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Abstract Title:

Ellagic acid protects rats from chronic renal failure via MiR-182/FOXO3a axis.

Abstract Source:

Mol Immunol. 2021 Oct ;138:150-160. Epub 2021 Aug 21. PMID: 34428620

Abstract Author(s):

Siqi Chen, Meiyang Zhou, Xuxia Ying, Canxin Zhou

Article Affiliation:

Siqi Chen

Abstract:

Studies showed that ellagic acid (EA) can significantly improve kidney function, but the renal-protective effects of EA and the potential mechanism require adequate elucidation. This study investigated the mechanisms of EA in chronic renal failure (CRF) injury. A rat model of CRF was established by 5/6 nephrectomy. The body weight, urine volume and urine protein content of the rat model of CRF with EA treatment (0/20/40 mg/kg/day) were recorded. Hematoxylin&eosin (H&E) staining, Masson staining and TUNEL were used for histopathological observation. Serum levels of creatinine value, blood urea nitrogen, superoxide dismutase, glutathione, malondialdehyde, tumor necrosis factor-α, interleukin-6 and intercellular cell adhesion molecule-1 were determined using enzyme-linked immunosorbent assay (ELISA) kits. The expressions of genes involved in CRF damage were detected by quantitative real-time PCR (qRT-PCR) and western blot. The relationships among EA, miR-182 and FOXO3a were verified by TargetScan 7.2, dual-luciferase assay and rescue experiments. In this study, EA treatment significantly increased the body weight, but reduced urination and urine protein content, renal tissue damage, collagen deposition, inflammation and the contents of serum creatinine (Scr), bloodurea nitrogen (BUN), and malondialdehyde (MDA), and improved the antioxidant capacity of CRF rats. Moreover, EA treatment inhibited miR-182, TGF-β1, fibronectin and Bax levels, and promoted those of FOXO3a and Bcl-2 in CRF rats. Additionally, miR-182 specifically targeted FOXO3a, and effectively reduced the renal-protective effect of EA. Further research found that overexpressed FOXO3a partially reversed the inhibitory effect of miR-182 on CRF rats. Our results suggest that EA might reduce CRF injury in rats via miR-182/FOXO3a.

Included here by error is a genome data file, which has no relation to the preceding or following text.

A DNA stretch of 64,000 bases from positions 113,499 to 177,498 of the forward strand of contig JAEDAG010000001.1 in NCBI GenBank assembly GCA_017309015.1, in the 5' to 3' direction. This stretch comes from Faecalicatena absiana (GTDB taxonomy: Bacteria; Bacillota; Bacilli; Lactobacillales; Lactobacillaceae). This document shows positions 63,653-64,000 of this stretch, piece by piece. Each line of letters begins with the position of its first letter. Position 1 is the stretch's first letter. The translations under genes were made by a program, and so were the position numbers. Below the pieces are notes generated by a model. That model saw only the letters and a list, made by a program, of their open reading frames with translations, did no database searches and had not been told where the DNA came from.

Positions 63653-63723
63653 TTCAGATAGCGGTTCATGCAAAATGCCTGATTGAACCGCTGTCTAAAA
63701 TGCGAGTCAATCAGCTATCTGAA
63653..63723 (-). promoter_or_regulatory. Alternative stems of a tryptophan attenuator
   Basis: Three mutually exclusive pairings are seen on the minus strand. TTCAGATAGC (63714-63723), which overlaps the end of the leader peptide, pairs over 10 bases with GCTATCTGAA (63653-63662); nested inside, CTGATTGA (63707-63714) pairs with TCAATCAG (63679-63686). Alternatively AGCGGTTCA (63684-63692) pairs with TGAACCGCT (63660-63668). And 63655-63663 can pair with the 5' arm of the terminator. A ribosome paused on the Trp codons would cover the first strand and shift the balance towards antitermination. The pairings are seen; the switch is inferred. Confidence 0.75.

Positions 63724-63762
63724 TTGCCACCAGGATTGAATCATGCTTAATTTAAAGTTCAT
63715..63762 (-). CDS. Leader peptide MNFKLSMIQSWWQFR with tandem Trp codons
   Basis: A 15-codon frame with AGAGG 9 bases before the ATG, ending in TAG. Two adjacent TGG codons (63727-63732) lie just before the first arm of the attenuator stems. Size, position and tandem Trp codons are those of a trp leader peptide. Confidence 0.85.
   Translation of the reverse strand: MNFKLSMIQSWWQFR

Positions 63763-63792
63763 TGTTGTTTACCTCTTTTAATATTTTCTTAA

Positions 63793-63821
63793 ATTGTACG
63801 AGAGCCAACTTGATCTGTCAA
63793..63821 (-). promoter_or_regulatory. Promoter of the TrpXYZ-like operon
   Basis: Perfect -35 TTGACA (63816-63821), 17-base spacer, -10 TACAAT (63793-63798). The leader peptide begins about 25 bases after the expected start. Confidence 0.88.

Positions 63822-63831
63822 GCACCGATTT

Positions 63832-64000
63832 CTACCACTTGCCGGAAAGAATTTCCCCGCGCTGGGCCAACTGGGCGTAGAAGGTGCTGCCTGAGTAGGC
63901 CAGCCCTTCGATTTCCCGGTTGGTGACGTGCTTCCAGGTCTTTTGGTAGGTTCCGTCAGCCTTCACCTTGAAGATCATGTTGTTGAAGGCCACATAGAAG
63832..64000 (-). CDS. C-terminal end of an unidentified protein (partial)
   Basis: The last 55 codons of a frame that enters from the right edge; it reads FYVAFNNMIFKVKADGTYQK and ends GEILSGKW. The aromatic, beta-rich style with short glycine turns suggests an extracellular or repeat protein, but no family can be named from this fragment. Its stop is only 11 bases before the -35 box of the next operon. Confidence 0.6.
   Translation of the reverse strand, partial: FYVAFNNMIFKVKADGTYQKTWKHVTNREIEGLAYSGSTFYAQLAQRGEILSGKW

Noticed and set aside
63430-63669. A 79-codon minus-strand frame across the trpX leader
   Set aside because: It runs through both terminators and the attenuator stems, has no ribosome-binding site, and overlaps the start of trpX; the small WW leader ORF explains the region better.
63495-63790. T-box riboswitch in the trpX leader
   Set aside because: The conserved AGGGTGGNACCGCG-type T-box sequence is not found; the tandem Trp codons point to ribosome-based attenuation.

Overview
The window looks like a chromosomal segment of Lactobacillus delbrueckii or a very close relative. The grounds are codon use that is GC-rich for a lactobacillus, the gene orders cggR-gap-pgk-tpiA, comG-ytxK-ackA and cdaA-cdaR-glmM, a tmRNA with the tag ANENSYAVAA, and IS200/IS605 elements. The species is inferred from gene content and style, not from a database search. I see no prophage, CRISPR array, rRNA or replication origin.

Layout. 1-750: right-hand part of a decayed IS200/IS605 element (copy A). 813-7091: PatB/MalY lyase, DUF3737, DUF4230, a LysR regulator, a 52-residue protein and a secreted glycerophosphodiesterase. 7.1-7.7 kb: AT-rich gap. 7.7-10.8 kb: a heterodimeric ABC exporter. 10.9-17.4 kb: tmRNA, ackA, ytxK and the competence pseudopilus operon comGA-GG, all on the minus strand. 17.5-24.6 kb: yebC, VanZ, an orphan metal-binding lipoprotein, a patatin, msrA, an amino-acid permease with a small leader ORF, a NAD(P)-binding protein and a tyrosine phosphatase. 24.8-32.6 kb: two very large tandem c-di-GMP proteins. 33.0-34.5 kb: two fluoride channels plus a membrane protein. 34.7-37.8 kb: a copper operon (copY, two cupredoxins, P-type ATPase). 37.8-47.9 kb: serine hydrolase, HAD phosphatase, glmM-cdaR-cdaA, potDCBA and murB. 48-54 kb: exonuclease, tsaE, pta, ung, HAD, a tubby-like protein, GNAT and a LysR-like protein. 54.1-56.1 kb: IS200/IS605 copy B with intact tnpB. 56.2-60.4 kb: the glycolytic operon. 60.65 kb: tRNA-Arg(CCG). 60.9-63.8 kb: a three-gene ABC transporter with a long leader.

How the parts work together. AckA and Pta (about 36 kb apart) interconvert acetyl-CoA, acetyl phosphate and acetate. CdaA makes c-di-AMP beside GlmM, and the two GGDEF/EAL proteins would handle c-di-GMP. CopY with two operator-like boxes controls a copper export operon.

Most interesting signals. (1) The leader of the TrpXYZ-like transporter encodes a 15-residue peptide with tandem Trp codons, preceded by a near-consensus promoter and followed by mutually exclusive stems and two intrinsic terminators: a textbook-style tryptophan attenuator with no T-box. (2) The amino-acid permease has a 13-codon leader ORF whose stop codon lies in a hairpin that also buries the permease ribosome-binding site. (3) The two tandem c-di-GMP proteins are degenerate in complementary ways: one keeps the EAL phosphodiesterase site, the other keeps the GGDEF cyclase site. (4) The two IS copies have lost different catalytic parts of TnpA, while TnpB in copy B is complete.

Study Type : Animal Study

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